The National Association of Realtors released Pending Home Sales data this morning.
Pending Home Sales, Housing Starts, and Building Permits are considered more forward looking than other housing indicators like Existing Home Sales. Existing Home Sales data is only reported at the time of closing, when the deed is transferred to the new owner whereas Pending Home Sales reports on the number of contracts that have been signed, not actual closings. Because it can take up to three months for a purchase transaction to close, Pending Home Sales data provides a more timely read on the health of housing. This problem has been more relevant in 2009 as lender turn times have slowed and other roadblocks like HVCC, new RESPA rules, and market volatility have delayed loan closings.
From the NAR....
The Pending Home Sales Index, a forward-looking indicator based on contracts signed in September, rose 6.1 percent to 110.1 from a reading of 103.8 in August, and is 21.2 percent higher than September 2008 when it stood at 90.9. The gain from a year ago is the largest annual increase on record, and the index is at the highest level since December 2006 when it was 112.8.
Lawrence Yun, NAR chief economist, said the momentum is understandable. “What we’re witnessing is a rush of first-time buyers trying to beat the expiration of the tax credit at the end of this month,” he said. “Home values will stabilize sooner rather than over-correcting. That, in turn, will mean wealth stabilization for the vast number of middle-class families and lay the foundation for a durable economic recovery.”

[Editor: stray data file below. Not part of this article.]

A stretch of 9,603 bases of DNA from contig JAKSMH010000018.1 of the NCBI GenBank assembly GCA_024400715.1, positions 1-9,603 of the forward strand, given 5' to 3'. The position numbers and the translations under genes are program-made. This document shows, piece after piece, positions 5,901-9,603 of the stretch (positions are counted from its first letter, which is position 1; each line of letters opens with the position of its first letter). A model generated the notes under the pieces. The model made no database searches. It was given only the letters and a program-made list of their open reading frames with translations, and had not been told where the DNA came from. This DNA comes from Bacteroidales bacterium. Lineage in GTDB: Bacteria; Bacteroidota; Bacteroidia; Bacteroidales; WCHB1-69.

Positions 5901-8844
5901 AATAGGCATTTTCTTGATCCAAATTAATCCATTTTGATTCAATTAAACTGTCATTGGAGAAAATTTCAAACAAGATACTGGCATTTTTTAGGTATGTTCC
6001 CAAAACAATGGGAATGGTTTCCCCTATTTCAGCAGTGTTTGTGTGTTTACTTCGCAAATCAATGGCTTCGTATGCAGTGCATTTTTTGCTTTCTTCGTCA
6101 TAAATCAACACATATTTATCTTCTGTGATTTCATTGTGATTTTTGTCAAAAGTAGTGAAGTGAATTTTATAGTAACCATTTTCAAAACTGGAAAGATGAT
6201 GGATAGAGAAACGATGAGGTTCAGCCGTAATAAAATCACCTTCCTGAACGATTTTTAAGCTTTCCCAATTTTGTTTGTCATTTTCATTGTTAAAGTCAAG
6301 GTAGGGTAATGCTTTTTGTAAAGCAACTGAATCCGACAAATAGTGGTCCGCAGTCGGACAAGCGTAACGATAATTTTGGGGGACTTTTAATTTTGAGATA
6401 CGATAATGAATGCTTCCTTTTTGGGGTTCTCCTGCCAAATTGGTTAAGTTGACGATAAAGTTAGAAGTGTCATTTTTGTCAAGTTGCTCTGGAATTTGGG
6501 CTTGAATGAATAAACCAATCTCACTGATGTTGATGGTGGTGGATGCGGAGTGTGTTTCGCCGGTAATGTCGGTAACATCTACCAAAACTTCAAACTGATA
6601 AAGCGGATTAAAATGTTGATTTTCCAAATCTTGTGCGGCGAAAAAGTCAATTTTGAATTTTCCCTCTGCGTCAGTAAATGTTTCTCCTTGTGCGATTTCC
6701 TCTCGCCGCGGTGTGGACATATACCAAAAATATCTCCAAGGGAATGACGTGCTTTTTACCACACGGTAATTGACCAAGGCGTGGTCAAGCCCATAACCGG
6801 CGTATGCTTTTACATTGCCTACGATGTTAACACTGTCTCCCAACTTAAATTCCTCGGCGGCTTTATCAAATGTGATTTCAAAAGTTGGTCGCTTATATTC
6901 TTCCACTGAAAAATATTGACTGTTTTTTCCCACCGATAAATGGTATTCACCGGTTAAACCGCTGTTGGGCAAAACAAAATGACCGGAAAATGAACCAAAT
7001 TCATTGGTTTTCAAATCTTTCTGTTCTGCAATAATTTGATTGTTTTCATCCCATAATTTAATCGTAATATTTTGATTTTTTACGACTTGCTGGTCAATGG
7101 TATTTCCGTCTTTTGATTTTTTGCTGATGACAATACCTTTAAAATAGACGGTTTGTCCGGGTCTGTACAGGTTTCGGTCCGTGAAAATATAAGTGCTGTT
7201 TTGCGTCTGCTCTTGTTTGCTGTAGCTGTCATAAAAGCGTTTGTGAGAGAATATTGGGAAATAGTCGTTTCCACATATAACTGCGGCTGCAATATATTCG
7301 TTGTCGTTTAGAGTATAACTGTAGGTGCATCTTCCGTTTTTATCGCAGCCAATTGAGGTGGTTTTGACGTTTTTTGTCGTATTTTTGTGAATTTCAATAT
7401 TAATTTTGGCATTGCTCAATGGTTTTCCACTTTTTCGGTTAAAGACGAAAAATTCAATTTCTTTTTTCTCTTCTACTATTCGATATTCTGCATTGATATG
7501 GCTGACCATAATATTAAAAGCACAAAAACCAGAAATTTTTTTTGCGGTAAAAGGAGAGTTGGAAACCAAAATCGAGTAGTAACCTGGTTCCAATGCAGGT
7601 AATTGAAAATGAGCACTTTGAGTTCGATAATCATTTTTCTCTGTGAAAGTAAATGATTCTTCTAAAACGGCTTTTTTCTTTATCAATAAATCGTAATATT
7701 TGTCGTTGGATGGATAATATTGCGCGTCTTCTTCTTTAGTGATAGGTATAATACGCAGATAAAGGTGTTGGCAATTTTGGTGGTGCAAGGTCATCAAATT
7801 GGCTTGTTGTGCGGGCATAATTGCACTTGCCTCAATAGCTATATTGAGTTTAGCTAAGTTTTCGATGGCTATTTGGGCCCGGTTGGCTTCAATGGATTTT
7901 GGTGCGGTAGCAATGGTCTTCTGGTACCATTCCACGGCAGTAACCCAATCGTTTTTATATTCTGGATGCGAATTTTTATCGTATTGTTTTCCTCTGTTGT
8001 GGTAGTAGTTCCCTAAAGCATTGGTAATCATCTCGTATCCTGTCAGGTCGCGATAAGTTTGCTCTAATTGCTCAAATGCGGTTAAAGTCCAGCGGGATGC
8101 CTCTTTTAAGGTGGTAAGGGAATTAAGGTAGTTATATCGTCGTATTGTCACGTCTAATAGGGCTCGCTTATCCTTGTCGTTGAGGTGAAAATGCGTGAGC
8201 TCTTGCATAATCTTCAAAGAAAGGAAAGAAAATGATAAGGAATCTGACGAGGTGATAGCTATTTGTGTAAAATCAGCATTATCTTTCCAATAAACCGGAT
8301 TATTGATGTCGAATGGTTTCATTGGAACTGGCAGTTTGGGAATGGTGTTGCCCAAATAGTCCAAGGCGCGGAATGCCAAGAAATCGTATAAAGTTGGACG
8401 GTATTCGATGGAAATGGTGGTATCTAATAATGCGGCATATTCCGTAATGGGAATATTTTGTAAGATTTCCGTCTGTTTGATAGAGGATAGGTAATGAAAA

Regionally, the Pending Home Sales Index in the Northeast fell 2.0 percent to 83.6 in September, 6.9 percent above September 2008. In the Midwest the index rose 8.1 percent to 98.2 in September and is 17.8 percent higher than a year ago. In the South, pending home sales increased 4.9 percent to an index of 109.7 and is 22.8 percent above September 2008. In the West the index jumped 10.2 percent to 143.8 and is 23.7 percent above a year ago.
Yun added that strong near-term reports should not be overstated. “We’re clearly not out of the woods because an excess of homes remains on the market despite recent improvements,” he said. “Although current inventory is getting closer to price equilibrium, foreclosures will continue to enter the pipeline. An extended and expanded tax credit would help absorb this incoming inventory.”